Mumia’s 60th birthday re-energizes the struggle to free him
Philadelphia — Three days of events organized to accelerate the struggle to bring political prisoner Mumia Abu-Jamal home kicked off on April 24 in Philadelphia with a standing-room-only dinner in honor of Mumia, who turned 60 years old that day. The evening program, held at Opportunity Inc., was dedicated to the Amiri Baraka family and the Black arts movement.
A highlight of the dinner was the appearance of freed political prisoner and activist lawyer Lynne Stewart, who received a standing ovation as she entered the hall. Entertainment was provided by spoken word artists, including Jamarr Hall, Lamont Steptoe, Marvin X, Ewuare Osayande and Abiodun Oyewole of the Last Poets — all accompanied by jazz artist Alfie Pollitt.
The program included a fashion show presentation by Wesley Wilson Bey, recorded messages from Angela Davis and Mama Charlotte O’Neal, and audio greetings from Mumia. Gabriel Bryant and Shesheena Bray, with the Campaign to Bring Mumia Home, co-chaired the event. Cornel West closed the program, urging those attending to keep up the struggle.
On April 25, “Books & Beats Free Mumia Edition” was held at the Black Angel Café in Germantown, featuring local Philadelphia poets and a special appearance by Fred Hampton Jr., whose father was a Black Panther leader killed by the Chicago police on Dec. 4, 1969.
Sons and Daughters of the Revolution March
The next morning, April 26, hundreds of people, including many children, gathered outside the former Black Panther Party headquarters on Cecil B. Moore Avenue for a rousing rally. Mumia joined the BPP in Philadelphia at age 15.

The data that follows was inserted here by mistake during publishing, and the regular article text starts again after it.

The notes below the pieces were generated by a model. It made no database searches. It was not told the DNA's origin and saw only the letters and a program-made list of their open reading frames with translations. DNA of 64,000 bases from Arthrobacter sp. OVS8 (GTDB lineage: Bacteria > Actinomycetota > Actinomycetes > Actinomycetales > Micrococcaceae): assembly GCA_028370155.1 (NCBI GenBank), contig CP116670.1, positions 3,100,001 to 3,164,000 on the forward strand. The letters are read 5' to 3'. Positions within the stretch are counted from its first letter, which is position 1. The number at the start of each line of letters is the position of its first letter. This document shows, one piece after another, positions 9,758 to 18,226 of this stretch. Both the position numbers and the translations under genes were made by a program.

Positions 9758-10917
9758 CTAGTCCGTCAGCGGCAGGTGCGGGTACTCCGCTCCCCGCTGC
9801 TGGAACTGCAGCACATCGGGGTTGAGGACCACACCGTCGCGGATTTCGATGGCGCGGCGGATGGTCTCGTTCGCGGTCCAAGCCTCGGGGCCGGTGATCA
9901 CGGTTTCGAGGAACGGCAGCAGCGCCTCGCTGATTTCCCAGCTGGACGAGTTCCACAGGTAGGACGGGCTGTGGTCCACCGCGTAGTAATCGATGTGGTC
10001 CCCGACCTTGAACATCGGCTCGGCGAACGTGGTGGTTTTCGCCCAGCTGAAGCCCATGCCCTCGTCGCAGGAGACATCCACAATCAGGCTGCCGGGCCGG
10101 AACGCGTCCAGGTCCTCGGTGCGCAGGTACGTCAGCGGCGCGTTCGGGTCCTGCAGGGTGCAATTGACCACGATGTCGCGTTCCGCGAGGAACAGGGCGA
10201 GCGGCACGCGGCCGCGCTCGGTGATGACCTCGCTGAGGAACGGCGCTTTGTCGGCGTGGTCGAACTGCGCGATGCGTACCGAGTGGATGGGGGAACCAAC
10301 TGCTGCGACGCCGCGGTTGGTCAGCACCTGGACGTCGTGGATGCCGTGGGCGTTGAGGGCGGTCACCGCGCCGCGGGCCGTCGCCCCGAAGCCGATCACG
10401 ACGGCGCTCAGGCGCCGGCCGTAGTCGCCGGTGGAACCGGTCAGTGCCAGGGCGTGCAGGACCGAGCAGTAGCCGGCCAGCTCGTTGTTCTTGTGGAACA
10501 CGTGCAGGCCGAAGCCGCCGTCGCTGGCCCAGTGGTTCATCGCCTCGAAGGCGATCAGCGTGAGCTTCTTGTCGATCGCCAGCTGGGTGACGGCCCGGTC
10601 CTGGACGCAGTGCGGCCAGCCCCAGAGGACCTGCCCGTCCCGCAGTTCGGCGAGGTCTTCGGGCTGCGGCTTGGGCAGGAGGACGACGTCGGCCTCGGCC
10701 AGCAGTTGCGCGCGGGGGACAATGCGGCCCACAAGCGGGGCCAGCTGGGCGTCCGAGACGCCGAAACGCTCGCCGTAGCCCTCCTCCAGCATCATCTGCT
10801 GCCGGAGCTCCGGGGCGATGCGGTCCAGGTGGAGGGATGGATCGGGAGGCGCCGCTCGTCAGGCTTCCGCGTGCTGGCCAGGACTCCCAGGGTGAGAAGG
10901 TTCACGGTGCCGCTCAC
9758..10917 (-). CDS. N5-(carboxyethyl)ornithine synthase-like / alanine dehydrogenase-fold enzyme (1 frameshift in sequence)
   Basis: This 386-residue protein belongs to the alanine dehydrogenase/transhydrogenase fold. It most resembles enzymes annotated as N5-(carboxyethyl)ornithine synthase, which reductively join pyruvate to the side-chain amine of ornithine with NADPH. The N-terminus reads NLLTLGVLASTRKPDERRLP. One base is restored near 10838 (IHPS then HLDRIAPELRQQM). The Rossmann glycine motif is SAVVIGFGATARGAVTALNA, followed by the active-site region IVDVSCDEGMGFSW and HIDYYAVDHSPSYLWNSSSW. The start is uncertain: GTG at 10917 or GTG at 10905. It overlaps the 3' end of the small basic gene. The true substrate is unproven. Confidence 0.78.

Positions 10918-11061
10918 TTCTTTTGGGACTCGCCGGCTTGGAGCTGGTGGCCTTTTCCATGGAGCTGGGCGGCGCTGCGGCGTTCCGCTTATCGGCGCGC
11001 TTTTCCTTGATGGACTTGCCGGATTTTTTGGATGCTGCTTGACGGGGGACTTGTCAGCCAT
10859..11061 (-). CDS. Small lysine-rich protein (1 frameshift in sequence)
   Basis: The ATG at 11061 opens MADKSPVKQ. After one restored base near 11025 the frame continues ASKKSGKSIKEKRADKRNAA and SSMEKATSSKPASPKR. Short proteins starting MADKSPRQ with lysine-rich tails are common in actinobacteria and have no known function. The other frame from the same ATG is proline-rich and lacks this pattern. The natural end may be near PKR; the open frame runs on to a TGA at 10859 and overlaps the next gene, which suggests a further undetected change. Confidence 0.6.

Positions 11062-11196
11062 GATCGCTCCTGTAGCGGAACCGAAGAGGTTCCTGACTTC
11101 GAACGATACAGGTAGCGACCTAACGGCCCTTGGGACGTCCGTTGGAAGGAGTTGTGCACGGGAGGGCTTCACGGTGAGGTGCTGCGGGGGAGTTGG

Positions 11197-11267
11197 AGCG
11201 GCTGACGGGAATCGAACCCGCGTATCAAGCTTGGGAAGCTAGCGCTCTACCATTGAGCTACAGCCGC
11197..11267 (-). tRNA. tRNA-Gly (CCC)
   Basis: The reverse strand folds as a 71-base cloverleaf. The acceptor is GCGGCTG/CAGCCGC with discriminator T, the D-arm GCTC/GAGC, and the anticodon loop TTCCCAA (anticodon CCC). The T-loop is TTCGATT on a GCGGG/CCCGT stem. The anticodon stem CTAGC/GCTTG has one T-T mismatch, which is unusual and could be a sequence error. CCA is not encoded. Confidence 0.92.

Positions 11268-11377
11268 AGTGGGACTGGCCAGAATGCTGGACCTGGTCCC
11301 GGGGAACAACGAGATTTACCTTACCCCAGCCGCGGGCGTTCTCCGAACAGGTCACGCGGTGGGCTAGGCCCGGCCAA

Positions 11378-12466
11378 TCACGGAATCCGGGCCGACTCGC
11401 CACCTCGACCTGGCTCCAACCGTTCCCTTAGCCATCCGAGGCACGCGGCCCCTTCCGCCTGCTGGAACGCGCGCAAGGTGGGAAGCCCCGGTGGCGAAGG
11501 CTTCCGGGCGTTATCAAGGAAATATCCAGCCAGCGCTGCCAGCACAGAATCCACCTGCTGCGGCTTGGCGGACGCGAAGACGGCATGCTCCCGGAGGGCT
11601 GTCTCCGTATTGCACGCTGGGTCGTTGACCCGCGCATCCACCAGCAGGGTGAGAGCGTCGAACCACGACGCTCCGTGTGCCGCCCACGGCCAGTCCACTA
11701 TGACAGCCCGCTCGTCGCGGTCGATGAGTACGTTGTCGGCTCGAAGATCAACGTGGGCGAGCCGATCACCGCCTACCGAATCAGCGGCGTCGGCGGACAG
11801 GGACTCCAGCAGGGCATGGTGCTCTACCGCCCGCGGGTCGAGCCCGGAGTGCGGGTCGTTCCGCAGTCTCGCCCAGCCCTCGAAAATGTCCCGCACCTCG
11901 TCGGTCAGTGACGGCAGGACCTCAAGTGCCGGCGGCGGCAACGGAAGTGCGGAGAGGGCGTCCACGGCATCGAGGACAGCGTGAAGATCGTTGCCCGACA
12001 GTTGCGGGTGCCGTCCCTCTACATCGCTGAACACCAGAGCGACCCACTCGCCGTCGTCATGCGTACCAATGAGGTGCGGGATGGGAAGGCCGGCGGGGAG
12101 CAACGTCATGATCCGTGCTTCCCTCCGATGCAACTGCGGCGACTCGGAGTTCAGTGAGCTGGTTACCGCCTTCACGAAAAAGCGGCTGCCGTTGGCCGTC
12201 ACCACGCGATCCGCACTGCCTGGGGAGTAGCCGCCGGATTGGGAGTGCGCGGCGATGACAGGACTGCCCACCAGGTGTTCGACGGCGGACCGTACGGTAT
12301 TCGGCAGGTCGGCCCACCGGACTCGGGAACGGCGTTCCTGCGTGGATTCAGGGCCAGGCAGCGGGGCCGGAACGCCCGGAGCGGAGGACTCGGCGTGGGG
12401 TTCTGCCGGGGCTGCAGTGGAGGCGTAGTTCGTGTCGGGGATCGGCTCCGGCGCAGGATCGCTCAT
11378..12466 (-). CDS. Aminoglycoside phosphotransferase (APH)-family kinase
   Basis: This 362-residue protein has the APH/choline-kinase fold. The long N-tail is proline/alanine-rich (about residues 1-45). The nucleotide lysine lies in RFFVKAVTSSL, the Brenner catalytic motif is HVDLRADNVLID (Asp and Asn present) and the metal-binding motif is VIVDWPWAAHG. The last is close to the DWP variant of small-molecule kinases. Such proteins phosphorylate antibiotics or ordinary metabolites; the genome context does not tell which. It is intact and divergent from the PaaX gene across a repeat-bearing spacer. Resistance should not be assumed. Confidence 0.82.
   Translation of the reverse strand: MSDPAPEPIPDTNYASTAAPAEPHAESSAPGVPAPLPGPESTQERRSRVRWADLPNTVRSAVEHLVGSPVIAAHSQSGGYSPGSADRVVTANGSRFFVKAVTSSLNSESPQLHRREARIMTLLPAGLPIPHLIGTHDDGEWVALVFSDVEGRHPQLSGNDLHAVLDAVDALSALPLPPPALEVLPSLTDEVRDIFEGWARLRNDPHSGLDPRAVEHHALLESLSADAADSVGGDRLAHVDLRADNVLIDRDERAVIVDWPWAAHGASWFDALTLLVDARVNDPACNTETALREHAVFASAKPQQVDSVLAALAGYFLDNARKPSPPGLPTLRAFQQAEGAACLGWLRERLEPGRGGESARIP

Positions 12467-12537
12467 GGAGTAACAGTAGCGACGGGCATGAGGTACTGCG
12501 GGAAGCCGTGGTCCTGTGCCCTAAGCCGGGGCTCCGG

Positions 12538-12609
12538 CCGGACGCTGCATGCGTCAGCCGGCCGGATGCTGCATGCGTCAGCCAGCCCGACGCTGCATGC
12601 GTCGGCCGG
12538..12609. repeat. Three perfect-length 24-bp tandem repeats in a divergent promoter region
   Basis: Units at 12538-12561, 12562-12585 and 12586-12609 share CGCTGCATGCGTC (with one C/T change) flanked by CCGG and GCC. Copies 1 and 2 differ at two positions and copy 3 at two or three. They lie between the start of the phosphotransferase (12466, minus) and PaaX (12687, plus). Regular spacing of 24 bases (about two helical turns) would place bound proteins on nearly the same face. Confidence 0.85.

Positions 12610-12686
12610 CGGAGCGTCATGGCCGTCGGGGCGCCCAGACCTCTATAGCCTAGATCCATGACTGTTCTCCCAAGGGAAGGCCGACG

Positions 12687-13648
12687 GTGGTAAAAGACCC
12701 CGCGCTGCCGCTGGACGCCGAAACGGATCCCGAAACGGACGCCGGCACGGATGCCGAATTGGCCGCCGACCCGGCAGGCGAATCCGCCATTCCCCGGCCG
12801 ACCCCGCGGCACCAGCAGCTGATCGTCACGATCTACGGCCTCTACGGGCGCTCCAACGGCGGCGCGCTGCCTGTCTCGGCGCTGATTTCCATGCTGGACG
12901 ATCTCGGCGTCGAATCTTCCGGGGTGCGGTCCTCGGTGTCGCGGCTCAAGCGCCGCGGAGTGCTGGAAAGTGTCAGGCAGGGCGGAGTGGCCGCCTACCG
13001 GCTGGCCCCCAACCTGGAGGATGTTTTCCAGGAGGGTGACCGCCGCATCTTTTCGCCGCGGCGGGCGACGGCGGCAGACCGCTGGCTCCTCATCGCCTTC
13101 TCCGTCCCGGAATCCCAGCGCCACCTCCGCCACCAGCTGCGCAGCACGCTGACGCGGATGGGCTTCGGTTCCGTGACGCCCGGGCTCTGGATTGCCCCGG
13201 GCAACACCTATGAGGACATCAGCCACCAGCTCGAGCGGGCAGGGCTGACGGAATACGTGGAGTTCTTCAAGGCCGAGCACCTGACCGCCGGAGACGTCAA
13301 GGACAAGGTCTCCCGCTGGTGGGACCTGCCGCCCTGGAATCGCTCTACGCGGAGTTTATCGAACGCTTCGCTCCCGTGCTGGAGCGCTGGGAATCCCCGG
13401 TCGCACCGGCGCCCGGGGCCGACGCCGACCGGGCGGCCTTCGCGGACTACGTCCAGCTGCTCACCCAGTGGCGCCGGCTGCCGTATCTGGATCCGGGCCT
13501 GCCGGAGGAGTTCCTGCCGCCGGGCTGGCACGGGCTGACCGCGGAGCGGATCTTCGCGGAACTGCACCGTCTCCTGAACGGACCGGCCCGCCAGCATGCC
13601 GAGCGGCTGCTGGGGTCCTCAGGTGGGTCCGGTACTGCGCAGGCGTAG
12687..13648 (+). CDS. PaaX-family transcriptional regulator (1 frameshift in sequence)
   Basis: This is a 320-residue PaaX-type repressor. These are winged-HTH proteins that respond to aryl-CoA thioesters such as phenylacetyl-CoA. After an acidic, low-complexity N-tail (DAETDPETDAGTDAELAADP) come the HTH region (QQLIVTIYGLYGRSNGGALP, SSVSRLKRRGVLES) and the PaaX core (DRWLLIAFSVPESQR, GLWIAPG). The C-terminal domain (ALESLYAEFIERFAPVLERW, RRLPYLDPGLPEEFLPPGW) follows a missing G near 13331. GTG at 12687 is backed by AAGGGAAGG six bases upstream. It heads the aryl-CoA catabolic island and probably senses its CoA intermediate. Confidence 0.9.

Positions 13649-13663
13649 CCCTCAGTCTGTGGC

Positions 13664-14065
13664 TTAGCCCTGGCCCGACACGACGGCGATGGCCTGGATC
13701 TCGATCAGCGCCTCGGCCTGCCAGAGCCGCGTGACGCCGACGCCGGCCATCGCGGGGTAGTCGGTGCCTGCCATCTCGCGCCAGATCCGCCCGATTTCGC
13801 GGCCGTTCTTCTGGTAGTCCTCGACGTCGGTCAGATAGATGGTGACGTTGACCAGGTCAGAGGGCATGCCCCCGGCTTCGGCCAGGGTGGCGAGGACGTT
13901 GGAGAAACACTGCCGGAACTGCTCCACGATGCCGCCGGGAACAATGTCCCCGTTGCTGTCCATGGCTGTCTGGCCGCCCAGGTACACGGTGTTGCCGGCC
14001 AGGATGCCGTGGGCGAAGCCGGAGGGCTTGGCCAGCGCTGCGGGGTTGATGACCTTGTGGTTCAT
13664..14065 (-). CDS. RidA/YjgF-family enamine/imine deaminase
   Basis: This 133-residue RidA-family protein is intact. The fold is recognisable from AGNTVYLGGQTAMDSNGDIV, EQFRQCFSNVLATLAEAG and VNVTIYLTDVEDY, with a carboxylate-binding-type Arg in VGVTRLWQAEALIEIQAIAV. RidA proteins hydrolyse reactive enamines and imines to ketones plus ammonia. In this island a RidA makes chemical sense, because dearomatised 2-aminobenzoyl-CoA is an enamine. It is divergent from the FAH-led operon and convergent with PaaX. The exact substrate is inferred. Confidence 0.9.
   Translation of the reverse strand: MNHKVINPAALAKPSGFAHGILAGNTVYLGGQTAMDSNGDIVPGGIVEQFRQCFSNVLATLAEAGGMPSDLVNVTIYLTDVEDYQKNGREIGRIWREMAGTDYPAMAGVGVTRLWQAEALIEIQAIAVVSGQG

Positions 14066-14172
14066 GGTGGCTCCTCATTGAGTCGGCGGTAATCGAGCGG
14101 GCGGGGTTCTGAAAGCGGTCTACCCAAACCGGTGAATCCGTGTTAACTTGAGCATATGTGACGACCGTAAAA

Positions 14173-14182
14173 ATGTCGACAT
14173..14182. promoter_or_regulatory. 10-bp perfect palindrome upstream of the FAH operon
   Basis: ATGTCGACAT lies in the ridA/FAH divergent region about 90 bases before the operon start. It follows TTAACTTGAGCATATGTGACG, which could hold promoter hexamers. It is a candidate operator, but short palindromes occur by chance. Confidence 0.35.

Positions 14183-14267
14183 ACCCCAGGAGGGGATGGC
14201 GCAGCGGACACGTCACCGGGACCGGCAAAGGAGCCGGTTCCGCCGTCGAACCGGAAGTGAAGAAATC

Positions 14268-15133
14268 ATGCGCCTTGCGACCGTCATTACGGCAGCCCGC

Among those who spoke were young activists dedicated to picking up the struggle today. A delegation from St. Denis, France, where a street was named in honor of Abu-Jamal in 2006, participated in the rally.
Celebration of Life
The “Sons and Daughters of the Revolution” march kicked off after the rally, winding its way through a heavily gentrified North Philadelphia to the historic Church of the Advocate, where a Celebration of Life — Constitutional protest through the arts — was underway.
The program featured speakers and entertainers at an outdoor stage and numerous workshops inside the church. Panels covered topics including combating gentrification; attacks on educators who defy mainstream ideology; community policing; prisoners and political prisoners; the school-to-prison pipeline; and the role of movement lawyers.
Entertainers included Immortal Technique, Dead Prez, Jasiri X, Taina Asili, the Universal African Dance and Drum Ensemble, Rebel Díaz and Dice Raw of the Roots. A special presentation was given to provide updates on Mumia’s case and the work of the campaign.
Just weeks before the Celebration of Life took place, Philadelphia District Attorney Seth Williams announced the creation of a new Conviction Review Unit to investigate disputed homicide convictions that have legitimate claims of new evidence and where defendants have declared their innocence. If there is any case that fits these criteria it’s Abu-Jamal’s.
In his recorded remarks to the Celebration of Life, Mumia began by thanking people like Pam Africa “for being the spark for making it happen. Our freedom movement has lasted longer than many contemporary movements. It has fought against monstrous odds, against lies, slander, threats and state terrorism. Yet it’s still here, still pungent, still moving. So for real this is a celebration of more than life — it’s a celebration of struggle.”